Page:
A Frontier Doctor Page: 66
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A FRONTIER DOCTOR
one end made into a hondo (loop), and the riata was ready
Siringo then taught me how to throw it, an accom-
plishment I have not entirely forgotten to this day.
During the Filipino Insurrection in Luzon, Philippine
Islands, in 1900, I was Chief Surgeon on the staff of the
late Major-General Frederick Dent Grant. Desiring to
mount a force of his troops, he asked for four hundred
American horses and that number of wild broncos from
Oregon was shipped to his command. A number of ex-
cowboys and men familiar with horses were detailed from
the different units, a typical Western corral was con-
structed, and the breaking of these beasts begun.
One day General Grant and I were sitting on our
horses, interested spectators of the performance. An
officer taking a fancy to one of the horses had pointed him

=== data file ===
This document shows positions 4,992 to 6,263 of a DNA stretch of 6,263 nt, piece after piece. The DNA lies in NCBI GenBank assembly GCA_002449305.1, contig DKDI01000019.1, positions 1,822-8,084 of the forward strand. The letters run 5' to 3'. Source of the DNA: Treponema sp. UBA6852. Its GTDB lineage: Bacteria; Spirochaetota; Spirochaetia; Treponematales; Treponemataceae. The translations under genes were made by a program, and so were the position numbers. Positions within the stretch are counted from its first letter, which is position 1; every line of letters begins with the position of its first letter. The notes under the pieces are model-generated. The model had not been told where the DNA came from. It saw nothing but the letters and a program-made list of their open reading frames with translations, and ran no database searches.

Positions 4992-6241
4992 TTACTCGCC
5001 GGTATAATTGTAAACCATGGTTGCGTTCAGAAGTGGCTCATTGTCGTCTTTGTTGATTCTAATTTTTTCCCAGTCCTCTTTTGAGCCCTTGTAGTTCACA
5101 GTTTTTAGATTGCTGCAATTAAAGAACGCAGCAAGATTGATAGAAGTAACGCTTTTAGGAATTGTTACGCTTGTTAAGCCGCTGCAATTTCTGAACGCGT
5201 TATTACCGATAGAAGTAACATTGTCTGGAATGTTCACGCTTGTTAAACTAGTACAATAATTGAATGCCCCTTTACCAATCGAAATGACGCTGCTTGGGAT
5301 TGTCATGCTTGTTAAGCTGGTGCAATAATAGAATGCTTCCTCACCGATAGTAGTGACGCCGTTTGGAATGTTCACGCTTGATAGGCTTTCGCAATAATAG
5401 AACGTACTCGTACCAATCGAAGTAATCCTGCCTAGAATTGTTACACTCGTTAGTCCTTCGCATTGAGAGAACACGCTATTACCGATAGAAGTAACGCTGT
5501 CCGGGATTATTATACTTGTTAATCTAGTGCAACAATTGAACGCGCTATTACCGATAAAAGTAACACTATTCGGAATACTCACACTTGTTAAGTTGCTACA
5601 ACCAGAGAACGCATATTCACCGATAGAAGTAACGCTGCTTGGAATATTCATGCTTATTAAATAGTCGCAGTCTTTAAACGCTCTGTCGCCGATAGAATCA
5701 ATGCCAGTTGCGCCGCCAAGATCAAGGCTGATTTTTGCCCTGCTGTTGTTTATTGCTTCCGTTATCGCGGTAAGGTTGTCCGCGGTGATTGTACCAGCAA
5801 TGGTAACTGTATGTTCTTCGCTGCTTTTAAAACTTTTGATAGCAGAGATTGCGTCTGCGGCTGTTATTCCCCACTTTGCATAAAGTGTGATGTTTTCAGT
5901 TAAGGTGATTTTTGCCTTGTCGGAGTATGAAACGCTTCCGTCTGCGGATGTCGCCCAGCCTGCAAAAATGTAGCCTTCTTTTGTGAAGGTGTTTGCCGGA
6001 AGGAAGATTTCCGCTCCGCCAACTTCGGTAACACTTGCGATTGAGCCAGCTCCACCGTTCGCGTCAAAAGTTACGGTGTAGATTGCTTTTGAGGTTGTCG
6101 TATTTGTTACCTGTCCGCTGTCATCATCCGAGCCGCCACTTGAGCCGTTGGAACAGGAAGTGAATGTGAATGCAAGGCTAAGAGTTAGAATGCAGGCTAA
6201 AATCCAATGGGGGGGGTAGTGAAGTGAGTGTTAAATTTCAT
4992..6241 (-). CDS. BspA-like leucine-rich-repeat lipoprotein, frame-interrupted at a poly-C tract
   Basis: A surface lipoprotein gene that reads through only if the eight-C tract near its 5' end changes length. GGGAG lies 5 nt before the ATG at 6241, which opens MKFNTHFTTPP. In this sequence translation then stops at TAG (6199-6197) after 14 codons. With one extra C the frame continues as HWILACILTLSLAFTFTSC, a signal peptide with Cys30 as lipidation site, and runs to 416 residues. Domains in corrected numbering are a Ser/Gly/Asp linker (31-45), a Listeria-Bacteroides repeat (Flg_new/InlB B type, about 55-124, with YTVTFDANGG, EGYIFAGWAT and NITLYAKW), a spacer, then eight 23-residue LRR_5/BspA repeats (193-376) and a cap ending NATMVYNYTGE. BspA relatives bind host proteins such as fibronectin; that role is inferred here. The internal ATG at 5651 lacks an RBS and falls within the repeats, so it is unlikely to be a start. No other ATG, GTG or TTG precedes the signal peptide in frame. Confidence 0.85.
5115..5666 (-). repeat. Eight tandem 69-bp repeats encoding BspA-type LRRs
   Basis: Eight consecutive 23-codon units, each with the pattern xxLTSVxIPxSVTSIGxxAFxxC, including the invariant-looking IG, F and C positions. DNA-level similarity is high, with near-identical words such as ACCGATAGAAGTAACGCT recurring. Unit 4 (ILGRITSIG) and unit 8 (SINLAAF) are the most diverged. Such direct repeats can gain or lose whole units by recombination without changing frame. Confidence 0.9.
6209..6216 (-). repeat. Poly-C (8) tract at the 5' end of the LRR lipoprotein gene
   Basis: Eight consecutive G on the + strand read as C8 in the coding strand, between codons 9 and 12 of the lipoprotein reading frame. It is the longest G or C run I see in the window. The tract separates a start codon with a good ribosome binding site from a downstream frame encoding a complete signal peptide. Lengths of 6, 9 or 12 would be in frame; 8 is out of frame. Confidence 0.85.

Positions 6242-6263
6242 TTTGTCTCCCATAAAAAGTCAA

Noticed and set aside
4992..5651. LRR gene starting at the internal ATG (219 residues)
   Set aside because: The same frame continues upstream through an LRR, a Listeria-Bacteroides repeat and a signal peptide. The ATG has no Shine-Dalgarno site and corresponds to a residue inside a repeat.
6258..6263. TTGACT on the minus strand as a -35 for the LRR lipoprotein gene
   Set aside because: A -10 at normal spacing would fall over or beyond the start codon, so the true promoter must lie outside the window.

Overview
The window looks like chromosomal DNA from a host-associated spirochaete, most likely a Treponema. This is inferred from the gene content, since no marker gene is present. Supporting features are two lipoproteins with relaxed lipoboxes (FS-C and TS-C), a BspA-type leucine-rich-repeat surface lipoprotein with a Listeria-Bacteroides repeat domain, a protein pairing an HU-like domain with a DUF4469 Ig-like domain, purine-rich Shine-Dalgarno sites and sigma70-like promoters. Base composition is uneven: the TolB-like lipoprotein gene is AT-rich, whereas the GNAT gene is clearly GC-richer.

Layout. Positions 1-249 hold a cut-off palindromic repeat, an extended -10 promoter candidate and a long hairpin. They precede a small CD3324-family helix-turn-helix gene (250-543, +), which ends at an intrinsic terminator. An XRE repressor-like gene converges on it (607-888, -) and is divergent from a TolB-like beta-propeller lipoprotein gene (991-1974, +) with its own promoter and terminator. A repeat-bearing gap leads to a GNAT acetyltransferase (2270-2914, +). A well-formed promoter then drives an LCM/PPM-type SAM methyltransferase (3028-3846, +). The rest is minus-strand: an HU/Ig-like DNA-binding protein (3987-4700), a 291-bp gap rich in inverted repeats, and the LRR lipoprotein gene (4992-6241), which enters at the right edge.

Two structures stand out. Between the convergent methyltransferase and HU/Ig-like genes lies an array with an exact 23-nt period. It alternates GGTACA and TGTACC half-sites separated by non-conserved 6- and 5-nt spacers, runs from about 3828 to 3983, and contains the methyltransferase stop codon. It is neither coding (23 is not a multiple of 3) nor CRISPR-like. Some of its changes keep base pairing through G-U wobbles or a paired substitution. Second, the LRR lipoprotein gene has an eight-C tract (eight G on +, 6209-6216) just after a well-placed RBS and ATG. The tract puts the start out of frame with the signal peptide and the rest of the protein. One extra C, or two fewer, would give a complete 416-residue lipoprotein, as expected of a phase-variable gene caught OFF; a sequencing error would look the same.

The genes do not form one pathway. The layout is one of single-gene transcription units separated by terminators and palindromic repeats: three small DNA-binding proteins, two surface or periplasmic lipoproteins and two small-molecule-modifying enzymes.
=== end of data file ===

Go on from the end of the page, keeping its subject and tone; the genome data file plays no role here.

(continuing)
out to the man in the corral, who had already made
several unsuccessful attempts to put the rope over his
head. There was a large bunch of horses milling round
and round toward the right. The one wanted kept in the
middle and when the rope was thrown he would duck his
head and escape.
After several misses I made a facetious remark about
the roper, and another officer hearing me came back with
something like "Tis much easier to criticize than to do.'
I was nettled by the tone of his remark. Intensely in-
terested in the scene before me, my memory flashed back
over twenty years and I felt an uncontrollable urge to get
hold of that rope. Turning to the General I asked permis-
sion to enter the corral and try my luck.
He gave me an astonished look, but seeing I was in
earnest consented. All this was done on the spur of the
moment, and my idea was to ride into the corral, get the
rope, and follow my prey on horseback. Being above him
I thought I could easily put the loop over his head,
Here’s what’s next.
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Hoyt, Henry Franklin. A Frontier Doctor, book, 1929; Boston, Massachusetts. (texashistory.unt.edu/ark:/67531/metapth143532/m1/94/: accessed August 23, 2017), University of North Texas Libraries, The Portal to Texas History, texashistory.unt.edu; crediting University of Texas Health Science Center Libraries.